From Course Learning to Snapshot Learning


One of my students wrote on her self-assessment today that she was sad our summer course is ending, because she really enjoyed talking to her colleagues using the Messaging feature in Moodle. She wrote “very sad since I greatly enjoyed the lectures in this class and I’ve met new people via messaging them”.

I have noticed this before, that students often use the Messaging system in Moodle (or any LMS) to talk to each other. I’m not aware of it unless they tell me or I have to go into a student’s account for some reason. But it makes sense. It’s less intrusive than trying to be a Facebook friend, and less direct then email. If you use the LMS system, it means, “Hi! I’m in class with you. Wanna talk about class? or something else maybe?” Less risk, and it draws on your immediate and obvious connection.

My student’s sorrow, of course, is based on the fact that this experience is organized as a class that will “close”. No one will come back after this week, and eventually the website will be unavailable as we all move on. It’s like a coffee shop where you meet some people and hang with them all evening, but then the coffee shop closes and really, you’re too shy to ask for anyone’s number.

A lot has been discussed lately about open learning, life-long learning, learning outside the box. We talk about e-portfolios that would span ones whole academic career, and we bemoan courses as isolating events and lack of appreciation for informal learning.

I like to combine things, so let’s try something different, where we still have courses (and grades, and records, and all those socially-sanctioned assessed things everyone needs for credit and advancement regardless of how much you bitch about it). But let’s get rid of the Course in Isolation, and have the Course as Snapshot.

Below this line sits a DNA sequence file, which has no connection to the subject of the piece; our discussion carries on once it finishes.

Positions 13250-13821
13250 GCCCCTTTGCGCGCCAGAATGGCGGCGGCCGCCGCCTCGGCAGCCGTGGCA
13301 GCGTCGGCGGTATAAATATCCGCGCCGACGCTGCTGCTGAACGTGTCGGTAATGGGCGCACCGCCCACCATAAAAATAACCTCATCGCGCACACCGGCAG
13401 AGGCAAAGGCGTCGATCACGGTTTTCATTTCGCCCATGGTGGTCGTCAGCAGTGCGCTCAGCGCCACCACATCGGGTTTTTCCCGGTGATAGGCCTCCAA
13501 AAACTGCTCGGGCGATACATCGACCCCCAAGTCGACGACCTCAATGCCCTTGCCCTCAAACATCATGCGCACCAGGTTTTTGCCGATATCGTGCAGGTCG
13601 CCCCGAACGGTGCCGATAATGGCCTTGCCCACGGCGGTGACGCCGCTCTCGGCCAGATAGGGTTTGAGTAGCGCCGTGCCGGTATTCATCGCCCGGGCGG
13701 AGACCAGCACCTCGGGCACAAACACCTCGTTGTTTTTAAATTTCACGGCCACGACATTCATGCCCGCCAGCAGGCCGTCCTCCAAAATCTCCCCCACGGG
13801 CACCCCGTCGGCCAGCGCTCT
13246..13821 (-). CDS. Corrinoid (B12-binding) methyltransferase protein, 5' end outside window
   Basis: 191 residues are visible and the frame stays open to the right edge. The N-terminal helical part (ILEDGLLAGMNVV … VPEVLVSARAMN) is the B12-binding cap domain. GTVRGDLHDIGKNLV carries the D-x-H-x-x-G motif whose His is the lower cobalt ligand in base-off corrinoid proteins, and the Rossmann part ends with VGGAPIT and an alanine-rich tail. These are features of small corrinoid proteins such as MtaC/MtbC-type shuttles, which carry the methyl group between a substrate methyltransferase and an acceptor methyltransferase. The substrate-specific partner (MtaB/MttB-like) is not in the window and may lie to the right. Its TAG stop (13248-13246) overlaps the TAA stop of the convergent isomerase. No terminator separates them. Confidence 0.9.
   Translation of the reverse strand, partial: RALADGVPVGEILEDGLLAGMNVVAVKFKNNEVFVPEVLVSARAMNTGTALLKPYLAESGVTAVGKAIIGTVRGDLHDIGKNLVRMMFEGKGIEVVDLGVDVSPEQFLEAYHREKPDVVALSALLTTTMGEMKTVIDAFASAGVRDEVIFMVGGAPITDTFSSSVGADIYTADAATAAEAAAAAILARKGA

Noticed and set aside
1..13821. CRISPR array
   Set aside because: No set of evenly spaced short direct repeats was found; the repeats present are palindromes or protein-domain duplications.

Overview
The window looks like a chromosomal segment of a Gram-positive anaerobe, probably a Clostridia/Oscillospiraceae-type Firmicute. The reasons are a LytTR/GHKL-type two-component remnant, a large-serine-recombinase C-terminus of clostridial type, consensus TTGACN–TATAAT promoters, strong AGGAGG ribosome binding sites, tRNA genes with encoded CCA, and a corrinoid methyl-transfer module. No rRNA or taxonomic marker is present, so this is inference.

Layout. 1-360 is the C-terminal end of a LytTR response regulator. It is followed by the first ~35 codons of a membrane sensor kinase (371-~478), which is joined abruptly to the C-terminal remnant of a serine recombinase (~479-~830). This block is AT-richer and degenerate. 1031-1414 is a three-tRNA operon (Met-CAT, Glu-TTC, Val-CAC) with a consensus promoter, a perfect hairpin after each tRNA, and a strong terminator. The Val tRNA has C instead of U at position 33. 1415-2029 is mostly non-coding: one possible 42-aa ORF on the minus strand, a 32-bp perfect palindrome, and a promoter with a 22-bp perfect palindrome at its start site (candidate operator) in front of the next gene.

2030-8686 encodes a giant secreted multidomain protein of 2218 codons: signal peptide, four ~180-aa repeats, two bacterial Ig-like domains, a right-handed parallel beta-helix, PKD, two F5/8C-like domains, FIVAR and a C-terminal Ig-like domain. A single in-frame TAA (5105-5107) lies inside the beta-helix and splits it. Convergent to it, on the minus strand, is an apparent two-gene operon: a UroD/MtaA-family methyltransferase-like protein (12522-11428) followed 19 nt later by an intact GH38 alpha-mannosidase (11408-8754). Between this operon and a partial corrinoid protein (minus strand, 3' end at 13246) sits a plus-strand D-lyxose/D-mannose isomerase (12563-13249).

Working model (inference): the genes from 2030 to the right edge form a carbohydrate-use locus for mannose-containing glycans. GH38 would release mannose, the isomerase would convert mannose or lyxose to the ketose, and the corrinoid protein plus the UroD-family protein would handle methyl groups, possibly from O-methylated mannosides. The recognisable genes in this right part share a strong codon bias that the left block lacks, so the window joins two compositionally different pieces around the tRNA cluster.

cc Flickr Mykl Roventine

The idea is that everyone would be learning, online and in the open, all the time. I am going to call this Evidential Learning, because you can see that it’s happening. Then an event comes along, which is the Course, and students enroll and work on that course. This happens all the time with MOOCs — one comes along and everyone begins to focus activity they’d already been doing on the schedule, topics, and feedback loops for that MOOC.

So all of their Evidential Learning is considered a flow, but instructors set up courses in their disciplines,and students register as usual, and for that period of time, the student’s energy is directed toward working on that class. This could be in their usual environments, or other online environments added or encouraged by the instructor. Their directed activities during the course are then seen as a “snapshot”, to which is assigned a grade.

Then students will connect to each other in their own way, and the coffee shop need never close.

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